Agriculture Secretary Tom Vilsack addressed the media outside Fresno Yosemite International Airport Friday morning and repeatedly delivered a single message: The Obama administration's drought-rescue package is about the here and now, not the long-term.
"People need help today," Vilsack said. "We're trying to figure out what we can do."
Vilsack offered his comments before the arrival of President Barack Obama. He is scheduled to land at FYI at 2:30 p.m. and then begin a tour of the Valley's west-side as part of a trip to understand the area's drought.
Vilsack ran through the long list of help. There's $100 million in livestock disaster assistance for California producers. There's $5 million for targeted conservation assistance in California. An estimated 600 summer meal sites will be up and running by summer to offset lost jobs due to the drought. The progress of all sorts of climate-change programs will accelerate.
But Vilsack faithfully parried every question dealing with water supply. There were many such questions. Are the smelt getting too much water? What about more storage capacity in the mountains east of Fresno? Is there 600,000 acre-feet of water sitting somewhere up north that rightfully belongs in the central and southern San Joaquin Valley?
"This is not about long-term solutions," Vilsack said. "How can we get through today?"
In many ways, droughts in the Valley are like the deep, sustained freezes that occur every 15 or 20 years. Freezes can destroy agriculture-based economies as readily as lack of water. The federal government after the Big Freeze of the 1990s pumped millions into the Valley through workforce investment boards to give jobs to farmworkers made idle. Vilsack was asked why the list of Obama benefits does not include similar jobs help for the thousands of Valley workers destined to lose livelihoods if fields go barren.
Vilsack said he's the agriculture secretary, not the labor secretary. He said he'd talk to local labor leaders.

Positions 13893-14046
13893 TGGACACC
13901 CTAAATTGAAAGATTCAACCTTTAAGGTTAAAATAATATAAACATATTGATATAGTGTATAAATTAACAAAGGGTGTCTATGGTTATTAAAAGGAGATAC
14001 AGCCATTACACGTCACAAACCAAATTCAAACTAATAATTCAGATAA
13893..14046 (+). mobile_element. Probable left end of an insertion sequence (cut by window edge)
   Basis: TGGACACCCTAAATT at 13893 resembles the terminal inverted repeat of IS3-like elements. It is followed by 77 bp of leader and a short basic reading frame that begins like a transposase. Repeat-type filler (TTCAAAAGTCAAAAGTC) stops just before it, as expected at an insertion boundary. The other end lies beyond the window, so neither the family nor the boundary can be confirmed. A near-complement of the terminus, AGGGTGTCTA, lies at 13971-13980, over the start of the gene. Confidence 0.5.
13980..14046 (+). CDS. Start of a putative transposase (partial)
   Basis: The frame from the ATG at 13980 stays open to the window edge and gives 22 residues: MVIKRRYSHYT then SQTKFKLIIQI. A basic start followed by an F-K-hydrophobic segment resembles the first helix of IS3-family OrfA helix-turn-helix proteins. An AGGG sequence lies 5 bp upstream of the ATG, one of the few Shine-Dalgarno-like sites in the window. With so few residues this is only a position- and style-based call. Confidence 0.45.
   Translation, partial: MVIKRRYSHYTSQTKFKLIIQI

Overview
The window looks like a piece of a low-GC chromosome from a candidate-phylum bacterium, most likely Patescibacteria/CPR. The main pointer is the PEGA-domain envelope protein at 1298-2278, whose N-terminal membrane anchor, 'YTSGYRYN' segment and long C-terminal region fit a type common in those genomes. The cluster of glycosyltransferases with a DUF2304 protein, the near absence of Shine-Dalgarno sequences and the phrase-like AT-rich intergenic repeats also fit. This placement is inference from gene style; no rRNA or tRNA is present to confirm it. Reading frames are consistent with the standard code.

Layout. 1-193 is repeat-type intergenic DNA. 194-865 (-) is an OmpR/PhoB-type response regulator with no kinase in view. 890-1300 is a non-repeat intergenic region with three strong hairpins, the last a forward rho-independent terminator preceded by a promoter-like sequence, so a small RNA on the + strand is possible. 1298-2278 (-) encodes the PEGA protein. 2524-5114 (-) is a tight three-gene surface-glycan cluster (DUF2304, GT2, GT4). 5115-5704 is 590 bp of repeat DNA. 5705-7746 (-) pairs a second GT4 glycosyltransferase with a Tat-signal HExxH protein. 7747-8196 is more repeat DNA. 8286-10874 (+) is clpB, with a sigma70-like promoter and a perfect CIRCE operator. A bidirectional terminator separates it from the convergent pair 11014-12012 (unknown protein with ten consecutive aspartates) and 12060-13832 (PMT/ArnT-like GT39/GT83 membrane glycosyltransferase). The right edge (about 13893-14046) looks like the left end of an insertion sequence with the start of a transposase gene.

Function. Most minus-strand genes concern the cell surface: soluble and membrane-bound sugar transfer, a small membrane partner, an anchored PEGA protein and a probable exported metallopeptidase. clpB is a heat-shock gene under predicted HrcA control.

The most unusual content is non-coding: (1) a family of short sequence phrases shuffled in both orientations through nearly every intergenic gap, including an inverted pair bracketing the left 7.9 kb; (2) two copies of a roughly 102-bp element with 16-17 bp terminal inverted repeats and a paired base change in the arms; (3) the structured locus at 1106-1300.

Vilsack also repeatedly mentioned the words "forage" and "livestock" when touting all the help that's coming the Valley's way. The Valley has a strong and valuable cattle industry. But the region didn't become the world's richest farming region by exclusively raising and slaughtering cows. Vilsack was asked if the Obama administration's cash help is focused more on the Valley's west side, made up largely of corporate agriculture, at the expense of the east side with its thousands of smaller family-run farms concentrated for the most part in tree crops.
The Obama help is "also about tree assistance," Vilsack said.
Members of the American Pistachio Growers' board of directors said Friday their view of Obama's drought-aid package can be summed up in one word: Disappointment.
The board, which oversees the trade association, met Friday at The Elbow Room in north Fresno for a luncheon meeting.
"We have to start with long-term solutions," said board member/grower Gary Smith of Fresno. "You can't solve this problem by coming in and throwing money at it. Short-term solutions won't solve the problem."
Board member/grower Larry Lowder of Madera said long-term solutions begin with a single concept: "Storage."
Smith explained the obvious. Pistachio growers plant trees expecting 50 to 100 years of production from them. Those trees need a consistent source of water. A part of the Valley may average 11 inches of rain over the span of a half-century. But that doesn't mean 50 straight years of 11-inch totals, Smith said. That means stretches of 13 inches or more a year and stretches of 7 inches a year or less.
Adequate storage, Smith said, is the only way to even out the supply and bring operational stability not only to the pistachio industry, but to the entire array of Valley ag businesses.
The board members were told of Agriculture Secretary Tom Vilsack's ducking and weaving Friday morning whenever a reporter asked questions about long-term water solutions.
"That's all they are about -- short-term," Smith said.
This story will be updated.